I am reasonably happy with the sound from the speakers when listening to music with the Widex aids in place. I think that the fact that I use open ear tips helps because they allow the sound processed by the aids to be mixed with the direct sound.  Even so, I am aware that I am listening through hearing aids, rather than to the music itself.  The bass is OK, but the treble is a bit brittle and harsh.  Reducing the volume of the music program on the aids and increasing the volume of the speakers improves the sound, but there are times when it would be better if I could listen to music without the possibility of disturbing others.


I have been thinking about the use of headphones with, or instead of, hearing aids for a while.  

The frequency range of Hi-Fi headphones is generally of the order of 5-50,000Hz. There are those who consider a frequency range of that order to be ridiculous because the range of human hearing is only about 20-20,000Hz at the most. The extended range is considered to add nuance and timbre to the sound that we hear when listening to music through them. In other words, they sound better. This could be because the headphones that claim to have such a wide frequency range tend to be better engineered than those that do not.

What frequency range do Widex claim for their hearing aids? Probably 100-10,000Hz at the most. Hearing tests cover the range 250-8,000Hz because that is all that is considered to be necessary for hearing aids. A frequency range of 250-8,000Hz is more than enough for the understanding of speech but insufficient for good quality music reproduction. The quality of the sound of music played through hearing aids is compromised by the lack of frequency bandwidth of the devices.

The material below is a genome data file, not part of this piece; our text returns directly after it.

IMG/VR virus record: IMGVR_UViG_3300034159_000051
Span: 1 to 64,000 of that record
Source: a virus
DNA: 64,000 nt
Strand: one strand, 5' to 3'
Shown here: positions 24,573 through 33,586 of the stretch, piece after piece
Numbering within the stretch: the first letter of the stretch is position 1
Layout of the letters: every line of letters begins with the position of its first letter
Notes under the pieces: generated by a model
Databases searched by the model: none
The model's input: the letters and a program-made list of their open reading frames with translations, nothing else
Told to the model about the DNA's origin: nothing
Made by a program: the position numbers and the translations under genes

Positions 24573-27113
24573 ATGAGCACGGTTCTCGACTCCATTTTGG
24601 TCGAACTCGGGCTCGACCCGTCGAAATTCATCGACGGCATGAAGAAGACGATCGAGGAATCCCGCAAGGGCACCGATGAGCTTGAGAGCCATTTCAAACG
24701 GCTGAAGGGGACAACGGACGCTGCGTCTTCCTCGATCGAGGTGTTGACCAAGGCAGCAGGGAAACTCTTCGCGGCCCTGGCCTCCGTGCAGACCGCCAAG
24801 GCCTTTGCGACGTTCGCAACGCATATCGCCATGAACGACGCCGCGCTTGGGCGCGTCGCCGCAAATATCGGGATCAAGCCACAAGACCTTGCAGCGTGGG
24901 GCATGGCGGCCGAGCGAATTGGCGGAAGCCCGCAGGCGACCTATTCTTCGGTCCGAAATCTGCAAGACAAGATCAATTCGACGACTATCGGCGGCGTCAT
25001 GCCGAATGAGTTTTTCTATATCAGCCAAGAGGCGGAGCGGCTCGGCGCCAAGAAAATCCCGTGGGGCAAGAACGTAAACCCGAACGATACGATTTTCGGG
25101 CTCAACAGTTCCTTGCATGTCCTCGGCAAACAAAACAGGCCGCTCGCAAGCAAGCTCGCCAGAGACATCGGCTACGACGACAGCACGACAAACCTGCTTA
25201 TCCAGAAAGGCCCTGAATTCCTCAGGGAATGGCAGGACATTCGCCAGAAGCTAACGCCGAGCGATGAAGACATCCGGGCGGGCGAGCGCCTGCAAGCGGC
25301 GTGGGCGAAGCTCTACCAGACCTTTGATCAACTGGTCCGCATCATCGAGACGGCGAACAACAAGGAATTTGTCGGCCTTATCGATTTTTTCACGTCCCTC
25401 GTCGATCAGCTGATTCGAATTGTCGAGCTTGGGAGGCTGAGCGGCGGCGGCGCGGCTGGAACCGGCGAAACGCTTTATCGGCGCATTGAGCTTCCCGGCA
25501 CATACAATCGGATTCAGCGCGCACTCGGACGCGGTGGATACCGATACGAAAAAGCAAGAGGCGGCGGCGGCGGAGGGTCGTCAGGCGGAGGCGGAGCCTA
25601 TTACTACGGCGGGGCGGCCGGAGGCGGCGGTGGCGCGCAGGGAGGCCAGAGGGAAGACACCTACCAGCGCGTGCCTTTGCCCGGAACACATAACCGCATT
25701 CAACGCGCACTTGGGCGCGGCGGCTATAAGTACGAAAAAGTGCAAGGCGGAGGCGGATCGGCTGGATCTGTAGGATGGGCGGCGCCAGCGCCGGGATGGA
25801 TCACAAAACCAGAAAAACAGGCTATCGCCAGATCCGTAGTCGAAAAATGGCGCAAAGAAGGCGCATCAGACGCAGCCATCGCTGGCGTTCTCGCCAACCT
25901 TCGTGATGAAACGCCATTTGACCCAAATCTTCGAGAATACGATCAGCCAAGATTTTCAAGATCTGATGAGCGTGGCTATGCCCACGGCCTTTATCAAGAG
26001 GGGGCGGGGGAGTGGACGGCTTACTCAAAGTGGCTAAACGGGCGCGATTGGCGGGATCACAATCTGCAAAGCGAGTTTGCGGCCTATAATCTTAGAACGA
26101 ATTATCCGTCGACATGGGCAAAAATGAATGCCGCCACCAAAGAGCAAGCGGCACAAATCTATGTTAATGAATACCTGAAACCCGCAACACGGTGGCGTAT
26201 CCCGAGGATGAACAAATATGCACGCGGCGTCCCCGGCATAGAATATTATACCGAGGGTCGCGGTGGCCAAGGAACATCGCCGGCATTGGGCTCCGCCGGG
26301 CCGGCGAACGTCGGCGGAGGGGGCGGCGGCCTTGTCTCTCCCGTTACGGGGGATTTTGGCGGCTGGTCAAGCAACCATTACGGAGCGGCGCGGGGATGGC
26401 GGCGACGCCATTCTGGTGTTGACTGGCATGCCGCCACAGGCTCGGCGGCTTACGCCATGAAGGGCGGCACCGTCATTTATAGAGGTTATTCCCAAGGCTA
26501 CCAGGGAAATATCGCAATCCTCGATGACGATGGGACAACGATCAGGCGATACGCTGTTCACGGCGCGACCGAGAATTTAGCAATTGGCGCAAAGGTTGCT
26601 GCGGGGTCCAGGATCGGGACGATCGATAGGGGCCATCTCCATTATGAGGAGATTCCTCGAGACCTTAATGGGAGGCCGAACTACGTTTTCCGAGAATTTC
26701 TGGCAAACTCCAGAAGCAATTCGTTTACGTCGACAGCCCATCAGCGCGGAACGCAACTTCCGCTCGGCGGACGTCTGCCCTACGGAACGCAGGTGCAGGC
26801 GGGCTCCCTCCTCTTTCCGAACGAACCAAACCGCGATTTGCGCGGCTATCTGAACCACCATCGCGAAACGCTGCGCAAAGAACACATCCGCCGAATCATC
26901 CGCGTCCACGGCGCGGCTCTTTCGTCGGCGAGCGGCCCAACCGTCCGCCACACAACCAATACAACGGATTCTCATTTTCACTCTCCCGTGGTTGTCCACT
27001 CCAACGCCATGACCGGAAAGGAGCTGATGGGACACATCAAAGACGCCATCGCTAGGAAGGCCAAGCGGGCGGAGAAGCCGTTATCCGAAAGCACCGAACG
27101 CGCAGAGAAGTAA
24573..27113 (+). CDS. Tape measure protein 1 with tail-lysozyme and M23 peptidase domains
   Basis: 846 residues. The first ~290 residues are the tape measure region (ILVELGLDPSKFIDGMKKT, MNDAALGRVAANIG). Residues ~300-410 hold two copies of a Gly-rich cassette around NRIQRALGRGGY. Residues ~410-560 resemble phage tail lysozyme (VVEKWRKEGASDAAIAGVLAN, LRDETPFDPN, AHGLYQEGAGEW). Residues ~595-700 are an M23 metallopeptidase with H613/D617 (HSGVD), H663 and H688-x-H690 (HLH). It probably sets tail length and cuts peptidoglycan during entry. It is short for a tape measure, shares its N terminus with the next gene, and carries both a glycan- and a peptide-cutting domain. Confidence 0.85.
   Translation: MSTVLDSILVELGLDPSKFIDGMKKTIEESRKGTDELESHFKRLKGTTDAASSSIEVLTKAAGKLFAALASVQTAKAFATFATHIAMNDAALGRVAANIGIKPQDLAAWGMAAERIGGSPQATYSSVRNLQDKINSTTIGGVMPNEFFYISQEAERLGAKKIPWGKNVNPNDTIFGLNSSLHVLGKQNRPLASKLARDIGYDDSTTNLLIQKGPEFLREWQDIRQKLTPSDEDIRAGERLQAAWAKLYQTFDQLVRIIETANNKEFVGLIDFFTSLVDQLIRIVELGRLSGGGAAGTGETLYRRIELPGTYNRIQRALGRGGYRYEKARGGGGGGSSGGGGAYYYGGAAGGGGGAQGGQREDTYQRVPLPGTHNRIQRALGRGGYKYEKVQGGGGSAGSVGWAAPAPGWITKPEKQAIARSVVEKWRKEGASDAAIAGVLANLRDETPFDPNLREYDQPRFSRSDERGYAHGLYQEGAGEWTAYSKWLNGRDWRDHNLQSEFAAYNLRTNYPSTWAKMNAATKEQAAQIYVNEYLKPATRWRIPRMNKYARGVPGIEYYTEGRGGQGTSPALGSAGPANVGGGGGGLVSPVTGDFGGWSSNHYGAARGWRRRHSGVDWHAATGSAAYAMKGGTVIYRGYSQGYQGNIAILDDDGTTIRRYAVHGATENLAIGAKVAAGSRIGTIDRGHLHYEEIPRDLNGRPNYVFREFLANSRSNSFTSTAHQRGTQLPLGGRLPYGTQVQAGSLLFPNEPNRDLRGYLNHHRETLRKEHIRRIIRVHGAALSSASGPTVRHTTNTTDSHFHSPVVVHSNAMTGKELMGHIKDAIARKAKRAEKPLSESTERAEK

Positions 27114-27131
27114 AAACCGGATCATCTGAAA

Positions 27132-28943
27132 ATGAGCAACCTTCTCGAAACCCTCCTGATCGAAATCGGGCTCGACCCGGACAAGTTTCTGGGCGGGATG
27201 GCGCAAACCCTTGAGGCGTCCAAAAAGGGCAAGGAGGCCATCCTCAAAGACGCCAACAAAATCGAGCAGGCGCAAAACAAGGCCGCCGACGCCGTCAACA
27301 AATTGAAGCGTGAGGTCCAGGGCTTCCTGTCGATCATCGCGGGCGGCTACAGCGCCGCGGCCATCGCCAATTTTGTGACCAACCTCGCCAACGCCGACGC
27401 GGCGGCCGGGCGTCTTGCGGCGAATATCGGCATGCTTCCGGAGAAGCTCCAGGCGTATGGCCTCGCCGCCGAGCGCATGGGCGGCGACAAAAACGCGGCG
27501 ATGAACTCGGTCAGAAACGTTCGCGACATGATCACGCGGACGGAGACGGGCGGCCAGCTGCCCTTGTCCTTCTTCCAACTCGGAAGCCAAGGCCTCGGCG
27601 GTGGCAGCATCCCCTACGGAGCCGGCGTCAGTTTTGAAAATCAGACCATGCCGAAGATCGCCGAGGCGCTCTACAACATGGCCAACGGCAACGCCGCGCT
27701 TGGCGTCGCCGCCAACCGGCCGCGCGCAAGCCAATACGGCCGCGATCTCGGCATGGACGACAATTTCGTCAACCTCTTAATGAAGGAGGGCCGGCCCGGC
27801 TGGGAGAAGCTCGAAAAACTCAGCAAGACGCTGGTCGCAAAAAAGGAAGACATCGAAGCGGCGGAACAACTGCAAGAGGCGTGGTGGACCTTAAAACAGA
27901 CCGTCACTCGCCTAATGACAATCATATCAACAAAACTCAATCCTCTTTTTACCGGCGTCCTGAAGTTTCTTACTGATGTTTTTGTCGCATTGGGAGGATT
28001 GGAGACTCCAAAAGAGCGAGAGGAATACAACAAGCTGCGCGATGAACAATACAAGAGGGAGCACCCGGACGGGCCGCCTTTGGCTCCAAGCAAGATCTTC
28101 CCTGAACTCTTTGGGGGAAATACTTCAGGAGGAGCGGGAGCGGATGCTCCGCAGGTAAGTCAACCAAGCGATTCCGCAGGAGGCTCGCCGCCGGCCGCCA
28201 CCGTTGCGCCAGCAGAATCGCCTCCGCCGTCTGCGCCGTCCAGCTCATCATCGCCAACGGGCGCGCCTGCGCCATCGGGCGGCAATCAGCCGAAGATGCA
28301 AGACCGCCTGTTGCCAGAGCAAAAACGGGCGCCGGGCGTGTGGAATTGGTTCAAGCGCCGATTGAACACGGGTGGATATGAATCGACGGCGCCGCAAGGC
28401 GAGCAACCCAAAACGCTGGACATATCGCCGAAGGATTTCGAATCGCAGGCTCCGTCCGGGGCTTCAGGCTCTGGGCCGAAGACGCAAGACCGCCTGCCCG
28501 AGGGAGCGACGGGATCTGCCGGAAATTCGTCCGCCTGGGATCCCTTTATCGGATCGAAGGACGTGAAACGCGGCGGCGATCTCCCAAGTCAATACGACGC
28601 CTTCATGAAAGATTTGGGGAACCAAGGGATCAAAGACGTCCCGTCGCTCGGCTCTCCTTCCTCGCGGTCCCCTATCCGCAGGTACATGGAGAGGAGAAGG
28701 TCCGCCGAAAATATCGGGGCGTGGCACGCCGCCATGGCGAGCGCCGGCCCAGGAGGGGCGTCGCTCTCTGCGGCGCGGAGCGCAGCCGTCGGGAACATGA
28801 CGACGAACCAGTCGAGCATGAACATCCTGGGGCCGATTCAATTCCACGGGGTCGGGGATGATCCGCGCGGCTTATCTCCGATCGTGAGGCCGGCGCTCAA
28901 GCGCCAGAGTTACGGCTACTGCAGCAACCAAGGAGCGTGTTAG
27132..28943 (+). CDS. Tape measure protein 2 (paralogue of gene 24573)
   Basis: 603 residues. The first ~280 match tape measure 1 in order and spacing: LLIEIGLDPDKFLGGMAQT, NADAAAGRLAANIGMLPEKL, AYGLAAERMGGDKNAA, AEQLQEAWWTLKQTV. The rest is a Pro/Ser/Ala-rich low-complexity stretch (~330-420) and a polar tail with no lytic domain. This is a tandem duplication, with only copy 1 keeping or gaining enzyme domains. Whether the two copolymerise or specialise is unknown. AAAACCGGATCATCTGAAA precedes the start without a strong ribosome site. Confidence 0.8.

The sound of music streamed to hearing aids is processed, presumably according to the wearer’s prescription. If a sound can only be heard through the aids, as it is with streamed music, the quality is compromised by the digital processing. Digital hearing aids are wonders of modern technology, but their miniaturisation limits what is possible, at least in their current state of development.

I had an idea about using over-the-ear headphones with the hearing aids in place, allowing the processed sound from the aids to be mixed with the unprocessed sound, as it is with speakers. I do not think that it would work, because I suspect that the arrangement would cause the aids to feedback, making music listening impossible.

I looked to see if I could find any headphones that had the facility to adjust the sound of the left and right sides independently, but I could not find any. Some dedicated headphone amplifiers might have this option.

There would seem to be a gap in the market for headphones designed to assist people with impaired hearing to be able to listen to high quality music reproduction as it was intended to be heard. In the absence of such devices, I will continue to listen to music through speakers with my Widex aids in place. I will use the hearing aid music program at reduced volume, to allow the processed sound from the aids to be mixed with the direct sound, to minimize the brittle and harsh treble sound that they produce.   

fhj   08/04/2021